posted by Invoke at 1:43 PM on November 6, 2009 [1 favorite]

I have completely misunderstood the question, haven't I? Sorry, please disregard; I thought you were looking to hire a contractor, not set your own rates as a contractor.
posted by ook at 1:45 PM on November 6, 2009

Freelance/contracting rates come down to two things (in my experience) - how badly you want a gig (either for the money or for the experience) and what you honestly believe your time is worth. Realistically you probably have to factor in what other developers in your market are charging, but even then, I'm not a believer in the "race to the bottom" mentality of bending over backwards to get a job that you wind up barely breaking even on.

I've never done full-time consulting, but I've taken on "nights & weekends" projects outside of my day job over the years. My rate has climbed steadily with my experience and confidence in the quality of my code. I don't have quite as much experience as Invoke, but I've been mucking around with this web stuff for 13 years and bring all of that experience to bear when building sites with Drupal. My time is worth something. I don't mean that in a boastful way, just a being-honest-with-myself way. I'm not interested in competing with all those anectodal nephews-in-high-school who always seem to be in the bidding, and confidently quoting a professional rate is one of the quickest ways to set myself apart.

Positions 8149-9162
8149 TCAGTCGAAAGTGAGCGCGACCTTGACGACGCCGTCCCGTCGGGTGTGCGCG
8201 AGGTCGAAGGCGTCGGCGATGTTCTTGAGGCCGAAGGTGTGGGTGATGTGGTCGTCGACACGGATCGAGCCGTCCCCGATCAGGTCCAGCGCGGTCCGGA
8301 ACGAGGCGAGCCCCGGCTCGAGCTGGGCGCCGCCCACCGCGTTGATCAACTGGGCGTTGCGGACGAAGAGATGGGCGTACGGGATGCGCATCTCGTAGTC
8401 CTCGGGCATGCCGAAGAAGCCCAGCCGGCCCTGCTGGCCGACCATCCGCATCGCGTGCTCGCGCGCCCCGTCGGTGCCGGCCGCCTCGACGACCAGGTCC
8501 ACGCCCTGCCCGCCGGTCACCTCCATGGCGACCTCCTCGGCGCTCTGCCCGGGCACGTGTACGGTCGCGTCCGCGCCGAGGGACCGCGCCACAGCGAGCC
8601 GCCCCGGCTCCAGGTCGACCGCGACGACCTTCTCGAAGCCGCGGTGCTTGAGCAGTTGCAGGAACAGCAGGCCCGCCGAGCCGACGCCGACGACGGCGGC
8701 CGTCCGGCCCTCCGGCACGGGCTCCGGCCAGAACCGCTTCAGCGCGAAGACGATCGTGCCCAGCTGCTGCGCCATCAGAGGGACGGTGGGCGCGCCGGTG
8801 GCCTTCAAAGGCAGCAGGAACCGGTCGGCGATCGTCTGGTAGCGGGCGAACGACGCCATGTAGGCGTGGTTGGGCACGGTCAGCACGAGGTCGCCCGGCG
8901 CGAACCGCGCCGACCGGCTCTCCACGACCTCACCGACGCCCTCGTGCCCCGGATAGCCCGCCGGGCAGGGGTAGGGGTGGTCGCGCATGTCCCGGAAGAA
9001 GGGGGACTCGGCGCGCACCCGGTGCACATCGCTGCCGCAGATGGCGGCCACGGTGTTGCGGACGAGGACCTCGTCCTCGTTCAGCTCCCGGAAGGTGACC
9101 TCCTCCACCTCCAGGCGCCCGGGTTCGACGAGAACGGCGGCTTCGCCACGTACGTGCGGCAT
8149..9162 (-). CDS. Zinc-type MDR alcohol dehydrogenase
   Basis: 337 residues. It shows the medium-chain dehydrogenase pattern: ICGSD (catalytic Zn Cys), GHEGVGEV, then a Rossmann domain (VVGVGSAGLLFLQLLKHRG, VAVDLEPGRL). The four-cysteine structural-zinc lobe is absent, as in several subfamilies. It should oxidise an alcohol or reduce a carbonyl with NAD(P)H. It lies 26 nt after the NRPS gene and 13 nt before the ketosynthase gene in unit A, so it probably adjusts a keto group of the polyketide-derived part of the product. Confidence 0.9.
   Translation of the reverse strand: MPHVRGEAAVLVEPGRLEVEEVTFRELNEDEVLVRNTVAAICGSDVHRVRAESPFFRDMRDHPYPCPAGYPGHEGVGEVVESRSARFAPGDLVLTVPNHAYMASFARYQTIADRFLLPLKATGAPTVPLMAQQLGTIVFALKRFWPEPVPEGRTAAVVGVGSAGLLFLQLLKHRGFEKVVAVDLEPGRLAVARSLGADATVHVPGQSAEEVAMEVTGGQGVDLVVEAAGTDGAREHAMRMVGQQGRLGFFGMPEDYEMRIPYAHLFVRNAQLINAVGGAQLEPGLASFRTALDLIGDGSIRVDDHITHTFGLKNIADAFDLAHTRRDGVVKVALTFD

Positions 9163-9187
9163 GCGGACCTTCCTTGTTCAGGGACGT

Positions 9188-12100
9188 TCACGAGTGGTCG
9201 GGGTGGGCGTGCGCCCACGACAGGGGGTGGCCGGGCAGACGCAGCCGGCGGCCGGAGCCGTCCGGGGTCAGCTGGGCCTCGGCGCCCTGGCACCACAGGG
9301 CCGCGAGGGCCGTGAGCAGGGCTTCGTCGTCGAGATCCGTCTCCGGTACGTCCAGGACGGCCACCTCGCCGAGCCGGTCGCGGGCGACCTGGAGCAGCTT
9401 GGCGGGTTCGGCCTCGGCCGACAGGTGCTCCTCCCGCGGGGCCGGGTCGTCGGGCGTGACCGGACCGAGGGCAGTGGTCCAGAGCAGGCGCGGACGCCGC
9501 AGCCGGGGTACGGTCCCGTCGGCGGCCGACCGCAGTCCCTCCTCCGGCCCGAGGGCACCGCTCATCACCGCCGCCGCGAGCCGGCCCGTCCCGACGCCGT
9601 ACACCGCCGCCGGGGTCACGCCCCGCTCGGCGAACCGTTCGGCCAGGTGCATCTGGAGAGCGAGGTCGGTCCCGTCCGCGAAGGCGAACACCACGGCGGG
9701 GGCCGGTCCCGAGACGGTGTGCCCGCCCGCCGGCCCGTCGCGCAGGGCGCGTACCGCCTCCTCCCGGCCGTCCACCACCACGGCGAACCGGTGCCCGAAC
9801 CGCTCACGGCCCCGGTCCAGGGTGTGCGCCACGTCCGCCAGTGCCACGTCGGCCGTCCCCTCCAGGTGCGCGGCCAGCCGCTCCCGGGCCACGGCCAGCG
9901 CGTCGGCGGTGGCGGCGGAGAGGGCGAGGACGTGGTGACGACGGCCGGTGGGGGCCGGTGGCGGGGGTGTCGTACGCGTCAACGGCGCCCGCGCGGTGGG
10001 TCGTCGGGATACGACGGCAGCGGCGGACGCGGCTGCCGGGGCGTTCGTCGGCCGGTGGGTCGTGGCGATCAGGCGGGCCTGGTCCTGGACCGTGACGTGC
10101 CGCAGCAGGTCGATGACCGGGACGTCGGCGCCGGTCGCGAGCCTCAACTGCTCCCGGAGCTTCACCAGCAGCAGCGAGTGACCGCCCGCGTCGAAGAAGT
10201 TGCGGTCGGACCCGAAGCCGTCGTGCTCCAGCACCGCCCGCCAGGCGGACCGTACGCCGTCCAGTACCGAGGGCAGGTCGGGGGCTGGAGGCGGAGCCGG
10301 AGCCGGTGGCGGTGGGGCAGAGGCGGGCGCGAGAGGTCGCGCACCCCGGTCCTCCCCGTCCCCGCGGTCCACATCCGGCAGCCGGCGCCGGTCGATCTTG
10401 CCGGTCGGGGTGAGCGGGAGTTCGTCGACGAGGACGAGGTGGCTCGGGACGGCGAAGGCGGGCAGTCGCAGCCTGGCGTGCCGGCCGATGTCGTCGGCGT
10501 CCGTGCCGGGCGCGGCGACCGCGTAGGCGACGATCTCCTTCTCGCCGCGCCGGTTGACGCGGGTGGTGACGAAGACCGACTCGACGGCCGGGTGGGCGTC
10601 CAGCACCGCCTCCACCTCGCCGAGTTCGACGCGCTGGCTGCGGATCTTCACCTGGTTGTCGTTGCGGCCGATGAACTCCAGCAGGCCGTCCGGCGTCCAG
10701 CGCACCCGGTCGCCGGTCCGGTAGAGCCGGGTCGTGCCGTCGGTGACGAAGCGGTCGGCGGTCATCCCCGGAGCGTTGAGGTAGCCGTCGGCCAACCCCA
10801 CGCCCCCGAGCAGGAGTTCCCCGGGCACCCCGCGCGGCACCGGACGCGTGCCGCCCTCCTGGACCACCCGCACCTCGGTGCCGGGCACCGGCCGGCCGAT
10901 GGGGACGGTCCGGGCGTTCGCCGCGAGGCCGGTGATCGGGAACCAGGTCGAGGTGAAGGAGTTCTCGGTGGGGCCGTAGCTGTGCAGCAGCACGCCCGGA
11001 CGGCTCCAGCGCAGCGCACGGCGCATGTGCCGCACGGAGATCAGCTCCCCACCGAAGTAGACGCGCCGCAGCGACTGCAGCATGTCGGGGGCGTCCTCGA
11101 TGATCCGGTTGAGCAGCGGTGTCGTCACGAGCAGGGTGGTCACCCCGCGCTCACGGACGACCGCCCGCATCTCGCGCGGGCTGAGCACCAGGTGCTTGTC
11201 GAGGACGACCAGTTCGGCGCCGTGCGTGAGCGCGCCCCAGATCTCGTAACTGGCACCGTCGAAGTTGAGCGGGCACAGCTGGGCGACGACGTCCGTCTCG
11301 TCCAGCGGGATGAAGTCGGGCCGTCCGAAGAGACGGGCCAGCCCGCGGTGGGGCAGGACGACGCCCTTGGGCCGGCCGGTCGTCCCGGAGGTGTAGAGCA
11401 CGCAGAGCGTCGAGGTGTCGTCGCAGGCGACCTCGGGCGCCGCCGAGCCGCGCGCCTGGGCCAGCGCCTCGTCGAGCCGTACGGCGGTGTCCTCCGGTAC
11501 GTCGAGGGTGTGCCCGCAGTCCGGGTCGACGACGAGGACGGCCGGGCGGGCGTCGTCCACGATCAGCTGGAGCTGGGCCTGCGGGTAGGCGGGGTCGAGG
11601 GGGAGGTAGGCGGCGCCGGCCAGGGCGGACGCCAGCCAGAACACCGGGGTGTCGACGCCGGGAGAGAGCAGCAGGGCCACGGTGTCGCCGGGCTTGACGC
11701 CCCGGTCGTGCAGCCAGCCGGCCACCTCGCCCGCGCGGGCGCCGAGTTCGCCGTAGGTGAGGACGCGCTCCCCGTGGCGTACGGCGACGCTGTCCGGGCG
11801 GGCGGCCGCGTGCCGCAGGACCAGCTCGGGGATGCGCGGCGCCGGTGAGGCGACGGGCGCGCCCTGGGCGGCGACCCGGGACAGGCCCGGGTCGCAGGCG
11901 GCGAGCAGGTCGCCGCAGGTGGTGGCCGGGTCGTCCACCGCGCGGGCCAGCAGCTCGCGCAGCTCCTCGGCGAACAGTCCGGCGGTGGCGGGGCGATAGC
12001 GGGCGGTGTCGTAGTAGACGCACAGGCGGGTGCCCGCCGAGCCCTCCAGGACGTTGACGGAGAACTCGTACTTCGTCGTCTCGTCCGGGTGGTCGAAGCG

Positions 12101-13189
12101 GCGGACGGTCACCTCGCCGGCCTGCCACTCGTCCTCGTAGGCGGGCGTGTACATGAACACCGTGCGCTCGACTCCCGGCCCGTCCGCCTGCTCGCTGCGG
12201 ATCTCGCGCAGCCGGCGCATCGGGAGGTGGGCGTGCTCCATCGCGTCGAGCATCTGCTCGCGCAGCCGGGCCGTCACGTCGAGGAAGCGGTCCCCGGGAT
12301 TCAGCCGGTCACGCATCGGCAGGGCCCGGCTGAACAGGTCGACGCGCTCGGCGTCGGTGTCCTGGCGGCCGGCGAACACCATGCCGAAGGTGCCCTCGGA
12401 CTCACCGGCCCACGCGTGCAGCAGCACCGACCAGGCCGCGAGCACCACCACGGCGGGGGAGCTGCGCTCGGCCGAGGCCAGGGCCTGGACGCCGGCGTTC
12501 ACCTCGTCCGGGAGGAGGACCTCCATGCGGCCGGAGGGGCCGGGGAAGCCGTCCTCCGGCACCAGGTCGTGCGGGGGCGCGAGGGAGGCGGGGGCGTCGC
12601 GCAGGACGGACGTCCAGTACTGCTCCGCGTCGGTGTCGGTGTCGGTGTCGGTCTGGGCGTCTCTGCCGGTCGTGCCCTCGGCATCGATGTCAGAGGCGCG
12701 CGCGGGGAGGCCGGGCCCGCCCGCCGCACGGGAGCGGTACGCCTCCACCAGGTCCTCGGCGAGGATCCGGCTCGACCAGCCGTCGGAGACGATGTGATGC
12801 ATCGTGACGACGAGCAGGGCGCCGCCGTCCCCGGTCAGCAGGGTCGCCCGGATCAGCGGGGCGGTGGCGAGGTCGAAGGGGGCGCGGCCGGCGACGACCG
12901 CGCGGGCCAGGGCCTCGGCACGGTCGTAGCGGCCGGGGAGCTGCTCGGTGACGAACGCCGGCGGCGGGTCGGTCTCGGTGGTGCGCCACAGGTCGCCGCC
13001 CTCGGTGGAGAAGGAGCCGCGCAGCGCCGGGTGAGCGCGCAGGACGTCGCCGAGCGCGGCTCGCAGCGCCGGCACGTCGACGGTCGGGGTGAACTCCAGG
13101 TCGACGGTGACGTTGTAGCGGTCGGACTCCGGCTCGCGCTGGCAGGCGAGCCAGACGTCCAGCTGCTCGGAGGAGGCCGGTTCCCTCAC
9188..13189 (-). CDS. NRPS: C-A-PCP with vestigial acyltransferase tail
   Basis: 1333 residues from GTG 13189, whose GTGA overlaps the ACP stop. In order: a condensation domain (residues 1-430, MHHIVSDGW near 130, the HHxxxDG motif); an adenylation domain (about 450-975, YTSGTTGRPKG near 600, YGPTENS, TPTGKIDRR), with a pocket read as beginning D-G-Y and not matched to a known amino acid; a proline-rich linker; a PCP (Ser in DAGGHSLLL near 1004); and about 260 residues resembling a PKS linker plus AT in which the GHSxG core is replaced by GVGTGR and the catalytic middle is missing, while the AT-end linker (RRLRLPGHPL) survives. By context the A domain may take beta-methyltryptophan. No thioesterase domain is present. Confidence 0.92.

Someone asked me what my Drupal rate was not too long ago and I quoted them $100/hour, which felt a little bit low to me, but also felt more likely to get a nibble in that particular case.
posted by usonian at 5:22 PM on November 6, 2009

Seriously, the hardest part of getting $150 an hour is saying it with a straight face.
posted by Invoke at 8:18 PM on November 6, 2009 [1 favorite]

ook, I didn't phrase it one way or the other, so thanks to you and invoke, usonian, and all, for the excellent information. if you consider yourself a drupal developer, what percentage of your css are you writing yourself, vs. have a theming specialist do it? i ask because as many here have mentioned the conventional wisdom of the design/graphics is generally a different expertise, so the photoshop is usually out of scope, but wondering how as a 100-150/hr drupal specialist, how css does or does not fit into or outside your typical share of responsibility/action. thanks again for your excellent help. also, do you have to have a nice car and a nice suit and appear in person to ask for 150/hr, or do you think that you could pull off asking for 150/hr with a straight face if you drive up in a beater and look like a semi-reformed 'nam vet?
posted by peter_meta_kbd at 2:35 PM on November 7, 2009